Tiffany & Co., the world’s second-largest luxury jewelry retailer, posted second-quarter profit that topped analysts’ estimates and raised its earnings forecast for the year as higher prices boosted revenue.
Net income rose 16 percent to $124.1 million, or 96 cents a share, in the three months ended July 31, from $106.8 million, or 83 cents, a year earlier, the New York-based company said in a statement today. Analysts projected 85 cents, the average of 25 estimates compiled by Bloomberg.
Chief Executive Officer Michael Kowalski, who will step down in 2015, has been working to refresh the retailer with revamped stores and new designs, including the Tiffany T collection in gold and silver. The U.S. and Asia-Pacific showed solid growth last quarter, the retailer said, while Japan and Europe sales fell short of predictions.
“The weakness in Japan and Europe might be tempering some of the excitement around the U.S.,” Brian Yarbrough, a St. Louis-based analyst at Edward Jones who recommends holding the shares, said in an interview. “The thing on the positive side to watch is if the silver business gets hot, that could be a driver for them.”
Tiffany rose 1 percent to $101.75 at the close in New York. The stock has climbed 9.7 percent this year, exceeding the 8.2 percent gain in the Standard & Poor’s 500 Index.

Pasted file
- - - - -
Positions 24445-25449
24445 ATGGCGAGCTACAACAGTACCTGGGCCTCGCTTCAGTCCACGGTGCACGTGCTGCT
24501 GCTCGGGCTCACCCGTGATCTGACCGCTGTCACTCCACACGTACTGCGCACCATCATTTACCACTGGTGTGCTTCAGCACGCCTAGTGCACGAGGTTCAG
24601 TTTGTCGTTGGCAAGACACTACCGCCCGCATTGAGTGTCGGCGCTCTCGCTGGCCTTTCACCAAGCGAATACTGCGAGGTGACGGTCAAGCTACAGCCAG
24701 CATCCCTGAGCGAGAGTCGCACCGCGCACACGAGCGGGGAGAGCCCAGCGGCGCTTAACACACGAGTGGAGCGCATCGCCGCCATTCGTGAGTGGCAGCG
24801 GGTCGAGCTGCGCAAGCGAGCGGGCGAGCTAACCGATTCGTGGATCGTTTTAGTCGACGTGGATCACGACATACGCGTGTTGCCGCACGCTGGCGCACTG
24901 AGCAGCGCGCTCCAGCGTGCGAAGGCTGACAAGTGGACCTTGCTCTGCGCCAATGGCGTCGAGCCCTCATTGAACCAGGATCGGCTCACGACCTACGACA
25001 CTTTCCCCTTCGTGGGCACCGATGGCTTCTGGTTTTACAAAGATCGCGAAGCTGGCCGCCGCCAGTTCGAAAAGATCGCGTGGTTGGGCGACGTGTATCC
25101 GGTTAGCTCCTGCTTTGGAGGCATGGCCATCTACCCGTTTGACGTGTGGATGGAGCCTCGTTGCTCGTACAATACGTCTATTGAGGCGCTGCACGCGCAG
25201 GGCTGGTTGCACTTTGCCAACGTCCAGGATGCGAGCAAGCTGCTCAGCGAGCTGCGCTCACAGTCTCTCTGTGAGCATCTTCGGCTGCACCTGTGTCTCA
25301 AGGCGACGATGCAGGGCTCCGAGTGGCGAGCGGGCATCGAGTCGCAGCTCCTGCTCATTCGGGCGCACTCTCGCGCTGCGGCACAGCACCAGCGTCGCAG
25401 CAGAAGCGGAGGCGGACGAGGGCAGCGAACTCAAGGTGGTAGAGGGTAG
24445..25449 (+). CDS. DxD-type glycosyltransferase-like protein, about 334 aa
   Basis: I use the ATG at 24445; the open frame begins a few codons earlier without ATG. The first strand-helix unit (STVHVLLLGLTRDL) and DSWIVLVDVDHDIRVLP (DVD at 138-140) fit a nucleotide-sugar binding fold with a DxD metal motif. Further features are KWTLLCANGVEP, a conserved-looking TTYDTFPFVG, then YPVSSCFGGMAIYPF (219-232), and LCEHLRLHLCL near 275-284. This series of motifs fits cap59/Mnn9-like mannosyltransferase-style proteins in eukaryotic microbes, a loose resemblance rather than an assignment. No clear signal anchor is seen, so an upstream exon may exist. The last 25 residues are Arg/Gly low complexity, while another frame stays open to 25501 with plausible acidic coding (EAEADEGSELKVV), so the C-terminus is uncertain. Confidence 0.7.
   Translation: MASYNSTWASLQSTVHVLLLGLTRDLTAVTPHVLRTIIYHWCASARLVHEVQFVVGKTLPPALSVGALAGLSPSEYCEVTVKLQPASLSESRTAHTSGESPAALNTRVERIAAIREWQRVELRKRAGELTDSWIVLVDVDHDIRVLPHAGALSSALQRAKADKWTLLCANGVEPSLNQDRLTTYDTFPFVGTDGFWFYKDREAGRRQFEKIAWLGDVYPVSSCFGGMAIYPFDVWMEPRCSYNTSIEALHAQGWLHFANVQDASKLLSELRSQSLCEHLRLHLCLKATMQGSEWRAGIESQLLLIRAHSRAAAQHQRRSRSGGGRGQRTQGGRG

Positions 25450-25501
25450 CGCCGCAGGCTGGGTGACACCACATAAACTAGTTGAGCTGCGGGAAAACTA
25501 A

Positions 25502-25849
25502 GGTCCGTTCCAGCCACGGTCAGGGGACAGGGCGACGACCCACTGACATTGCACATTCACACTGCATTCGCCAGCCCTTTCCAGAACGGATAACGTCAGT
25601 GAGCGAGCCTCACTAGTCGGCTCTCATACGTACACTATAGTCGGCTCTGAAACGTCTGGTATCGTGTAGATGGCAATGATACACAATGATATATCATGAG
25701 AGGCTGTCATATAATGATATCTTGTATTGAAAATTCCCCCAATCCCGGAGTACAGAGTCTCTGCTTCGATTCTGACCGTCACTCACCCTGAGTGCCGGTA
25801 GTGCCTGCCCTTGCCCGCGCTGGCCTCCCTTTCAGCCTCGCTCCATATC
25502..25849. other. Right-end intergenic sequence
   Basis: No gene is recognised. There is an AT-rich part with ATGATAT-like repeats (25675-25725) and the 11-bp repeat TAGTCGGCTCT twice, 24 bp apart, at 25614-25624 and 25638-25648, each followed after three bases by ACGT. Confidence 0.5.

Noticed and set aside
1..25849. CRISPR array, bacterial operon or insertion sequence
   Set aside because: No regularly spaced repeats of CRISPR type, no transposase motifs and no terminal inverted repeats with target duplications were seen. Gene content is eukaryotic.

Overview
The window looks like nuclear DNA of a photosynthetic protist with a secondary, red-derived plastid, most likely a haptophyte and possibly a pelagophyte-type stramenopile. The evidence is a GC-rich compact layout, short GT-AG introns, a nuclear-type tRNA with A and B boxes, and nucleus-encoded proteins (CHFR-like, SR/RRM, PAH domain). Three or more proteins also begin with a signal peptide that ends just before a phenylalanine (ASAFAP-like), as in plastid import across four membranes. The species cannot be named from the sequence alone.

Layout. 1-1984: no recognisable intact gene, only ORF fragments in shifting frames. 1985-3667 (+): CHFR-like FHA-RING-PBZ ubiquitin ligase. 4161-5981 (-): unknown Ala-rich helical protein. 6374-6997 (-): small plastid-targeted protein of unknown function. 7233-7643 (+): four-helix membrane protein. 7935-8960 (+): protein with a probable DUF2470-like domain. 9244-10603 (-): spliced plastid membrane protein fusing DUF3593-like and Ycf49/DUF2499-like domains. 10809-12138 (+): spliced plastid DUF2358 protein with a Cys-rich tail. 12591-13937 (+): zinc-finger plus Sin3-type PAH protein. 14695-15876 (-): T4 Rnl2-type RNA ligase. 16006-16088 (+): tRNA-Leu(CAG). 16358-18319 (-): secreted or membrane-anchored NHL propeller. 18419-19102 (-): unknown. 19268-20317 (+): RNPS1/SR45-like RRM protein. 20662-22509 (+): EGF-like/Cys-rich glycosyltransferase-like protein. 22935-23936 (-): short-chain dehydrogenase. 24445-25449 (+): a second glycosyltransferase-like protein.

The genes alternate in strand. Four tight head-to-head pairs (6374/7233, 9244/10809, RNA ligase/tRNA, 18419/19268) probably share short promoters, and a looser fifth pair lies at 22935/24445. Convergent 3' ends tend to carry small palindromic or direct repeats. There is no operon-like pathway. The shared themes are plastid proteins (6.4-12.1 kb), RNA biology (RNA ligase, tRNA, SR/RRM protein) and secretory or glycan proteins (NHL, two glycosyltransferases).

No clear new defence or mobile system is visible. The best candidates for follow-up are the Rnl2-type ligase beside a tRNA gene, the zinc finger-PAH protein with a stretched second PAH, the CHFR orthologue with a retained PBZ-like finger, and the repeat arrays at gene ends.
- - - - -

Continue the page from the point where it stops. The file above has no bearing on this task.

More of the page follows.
Profit this year will be $4.20 to $4.30 a share, the retailer said, up from a previous forecast of as much as $4.25. Analysts estimated $4.28, on average.
Tiffany’s affluent customers, buoyed by the rising stock market, have continued spending even as the chain increased prices. Last quarter, sales at stores open at least a year jumped 8 percent in the Americas and 7 percent in Asia.
Revenue climbed 7.2 percent to $992.9 million, topping the average prediction of $987.8 million.
Sales at stores open at least a year rose 3 percent, falling short of Consensus Metrix’s projection for a 3.9 percent gain. In Japan, sales on that basis slumped 13 percent, more than the estimated 6 percent drop, as consumers adjusted to an increase in the consumption tax. Europe had a surprise decline, of 8 percent, while analysts anticipated a 0.3 percent gain. Other retailers, including Ralph Lauren Corp., had seen increases as the region recovers from recessions.
President Frederic Cumenal will take over the top job April 1, the company said last month. Kowalski will remain on the board as non-executive chairman.
Tiffany ranks second to Cie. Financiere Richemont SA in global sales of luxury jewelry.